Should your avoid puns in your company or brand name. While many people don’t find puns funny and they could have a negative impact on you business there are some really great examples of where puns have help a few businesses. Where does that leave you during the brand naming process?
To pun or not to pun, that is the question?
Below are some examples of businesses using puns, do you think they hurt or help these businesses?
Ok, so some of these pun brands are rather funny and I could see where they would really work for a small business, a Mom-and-Pop shop but our brand development team can’t really see these businesses expanding too far.
Tequila Mockingbird in particular will have trouble expanding because unless they have clear consent of the books publisher, and are paying them royalties, they will get slapped with a Cease and Desist letter. This is not only a pun it’s a clear violation of a Copyright.
Are Puns Good for Your Brand?
Back to the subject, let’s look at Thai Tanic, you’re going to get a lot of interest with the name, that’s the good part, but that interest needs to be converted into people coming in and business. You may also have Copyright or Trademark issues with whomever has the rights to the Titanic name. You may also have issues with victims families or others who think it’s tasteless to name a restaurant after a disaster (pun intended!).
Lord of the Fries is another clear violation of Trademark issues. The publisher of the book may go after the owners of this place. Quite a few puns are based on familiar movies, songs or books as two of the three examples above are. We can really only think of “Cheeseburger in Paradise” which is based on a Jimmy Buffet song where this is done and they pay royalties to Mr. Buffet.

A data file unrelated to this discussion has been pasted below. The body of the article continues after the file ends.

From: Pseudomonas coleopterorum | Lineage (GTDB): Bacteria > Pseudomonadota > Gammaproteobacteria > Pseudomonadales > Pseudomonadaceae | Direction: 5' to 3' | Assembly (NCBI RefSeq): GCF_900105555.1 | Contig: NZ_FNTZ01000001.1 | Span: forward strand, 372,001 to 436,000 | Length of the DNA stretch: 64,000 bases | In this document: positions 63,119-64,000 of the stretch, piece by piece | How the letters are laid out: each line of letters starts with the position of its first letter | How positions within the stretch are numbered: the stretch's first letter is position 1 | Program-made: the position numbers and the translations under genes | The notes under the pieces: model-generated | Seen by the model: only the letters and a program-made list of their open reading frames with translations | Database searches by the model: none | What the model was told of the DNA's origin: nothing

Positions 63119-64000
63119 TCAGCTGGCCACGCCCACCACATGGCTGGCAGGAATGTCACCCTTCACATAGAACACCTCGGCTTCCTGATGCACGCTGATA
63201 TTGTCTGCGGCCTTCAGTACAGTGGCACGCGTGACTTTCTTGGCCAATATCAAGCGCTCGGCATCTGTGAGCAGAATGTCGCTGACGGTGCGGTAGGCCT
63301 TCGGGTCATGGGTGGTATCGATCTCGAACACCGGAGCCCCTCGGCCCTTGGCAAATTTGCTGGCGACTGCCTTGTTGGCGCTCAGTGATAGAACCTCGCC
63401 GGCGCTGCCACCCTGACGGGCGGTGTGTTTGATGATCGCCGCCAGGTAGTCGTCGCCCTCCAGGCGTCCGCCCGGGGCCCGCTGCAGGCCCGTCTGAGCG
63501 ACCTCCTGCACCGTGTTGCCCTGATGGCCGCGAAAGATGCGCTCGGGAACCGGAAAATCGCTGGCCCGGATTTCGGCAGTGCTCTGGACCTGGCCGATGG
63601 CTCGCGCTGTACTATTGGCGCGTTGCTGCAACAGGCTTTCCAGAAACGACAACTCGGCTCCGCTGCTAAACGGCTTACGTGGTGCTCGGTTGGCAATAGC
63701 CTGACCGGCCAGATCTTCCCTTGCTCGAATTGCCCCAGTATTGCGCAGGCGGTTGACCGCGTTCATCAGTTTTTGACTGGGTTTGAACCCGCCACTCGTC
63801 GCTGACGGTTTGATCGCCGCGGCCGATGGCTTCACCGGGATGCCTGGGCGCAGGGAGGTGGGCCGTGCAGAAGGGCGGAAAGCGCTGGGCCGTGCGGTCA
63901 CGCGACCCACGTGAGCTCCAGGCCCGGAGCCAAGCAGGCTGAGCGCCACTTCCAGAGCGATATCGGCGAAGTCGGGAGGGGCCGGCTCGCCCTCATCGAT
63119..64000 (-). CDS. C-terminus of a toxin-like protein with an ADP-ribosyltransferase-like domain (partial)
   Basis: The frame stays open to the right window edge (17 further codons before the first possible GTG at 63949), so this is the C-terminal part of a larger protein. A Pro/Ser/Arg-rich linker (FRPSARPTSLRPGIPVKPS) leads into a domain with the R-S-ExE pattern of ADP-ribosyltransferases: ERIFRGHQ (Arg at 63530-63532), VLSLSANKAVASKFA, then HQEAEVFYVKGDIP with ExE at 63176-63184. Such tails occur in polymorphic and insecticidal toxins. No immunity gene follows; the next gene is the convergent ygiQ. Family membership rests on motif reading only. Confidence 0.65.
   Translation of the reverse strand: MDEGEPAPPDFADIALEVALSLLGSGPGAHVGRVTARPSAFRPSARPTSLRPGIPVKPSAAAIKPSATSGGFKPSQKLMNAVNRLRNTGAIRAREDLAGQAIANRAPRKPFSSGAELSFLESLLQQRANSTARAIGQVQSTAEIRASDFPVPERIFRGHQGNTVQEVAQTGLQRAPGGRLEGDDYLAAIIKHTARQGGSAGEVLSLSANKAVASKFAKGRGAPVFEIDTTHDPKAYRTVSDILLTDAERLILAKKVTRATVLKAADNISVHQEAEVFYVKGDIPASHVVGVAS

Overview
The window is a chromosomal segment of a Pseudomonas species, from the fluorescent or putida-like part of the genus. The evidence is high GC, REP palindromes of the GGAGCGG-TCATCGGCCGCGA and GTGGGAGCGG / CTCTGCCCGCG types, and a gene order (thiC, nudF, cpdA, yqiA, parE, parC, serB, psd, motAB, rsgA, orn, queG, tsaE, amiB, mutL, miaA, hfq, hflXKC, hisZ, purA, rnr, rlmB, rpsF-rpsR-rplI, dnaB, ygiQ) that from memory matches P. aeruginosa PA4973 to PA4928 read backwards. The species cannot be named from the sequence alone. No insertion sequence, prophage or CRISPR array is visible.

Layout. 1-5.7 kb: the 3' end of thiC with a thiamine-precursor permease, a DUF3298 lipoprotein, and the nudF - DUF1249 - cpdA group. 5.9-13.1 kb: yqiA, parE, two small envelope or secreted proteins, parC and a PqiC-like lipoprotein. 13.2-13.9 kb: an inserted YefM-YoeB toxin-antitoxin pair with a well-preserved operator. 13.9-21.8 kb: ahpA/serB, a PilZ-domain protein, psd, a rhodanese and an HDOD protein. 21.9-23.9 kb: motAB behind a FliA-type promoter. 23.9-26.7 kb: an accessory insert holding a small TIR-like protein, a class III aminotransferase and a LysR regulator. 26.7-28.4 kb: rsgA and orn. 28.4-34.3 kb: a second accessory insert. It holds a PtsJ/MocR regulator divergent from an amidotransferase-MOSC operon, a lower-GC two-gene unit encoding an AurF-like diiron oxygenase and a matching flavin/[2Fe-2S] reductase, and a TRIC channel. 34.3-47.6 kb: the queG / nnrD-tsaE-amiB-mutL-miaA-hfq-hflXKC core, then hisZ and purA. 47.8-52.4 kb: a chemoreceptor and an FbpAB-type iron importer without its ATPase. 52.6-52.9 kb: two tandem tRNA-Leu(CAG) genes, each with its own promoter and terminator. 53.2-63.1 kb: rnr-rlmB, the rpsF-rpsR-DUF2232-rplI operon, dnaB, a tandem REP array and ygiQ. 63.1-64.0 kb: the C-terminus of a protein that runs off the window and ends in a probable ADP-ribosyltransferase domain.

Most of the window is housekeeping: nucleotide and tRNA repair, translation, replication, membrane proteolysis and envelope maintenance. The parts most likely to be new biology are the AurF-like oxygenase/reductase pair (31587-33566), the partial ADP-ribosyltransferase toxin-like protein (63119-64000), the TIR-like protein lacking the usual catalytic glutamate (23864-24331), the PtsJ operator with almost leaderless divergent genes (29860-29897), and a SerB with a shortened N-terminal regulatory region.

Puns inherently are jokes and they’re meant to make you laugh. That means your brand, be it a restaurant or business is not going to be taken seriously. If you’re an up and coming Chef and want to make a name for yourself this is not the way to go.
All that said, we’re here discussing them!
Puns in the right way may work but don’t think about global domination or expansion because puns don’t translate either. Puns are language and often slang specific, don’t thing of translating them into a different language. Thai Tanic may work but try Juan in a Million in German, French or Japanese for that matter.
Juan in a Million seams to work. It doesn’t infringe on any Trademarks that we can think of and can even be translated into Spanish, which is a good part of the world (If it translates, we’re unsure).
With all the great brand names that you can chose from, maybe you should just stick with a powerful brand name for your business. You can’t go wrong
Have you heard of any pun brand names that have worked? What about puns that have flopped, either way we’d love to hear them, post them below or join the conversation on our FaceBook page, and like us while you’re there!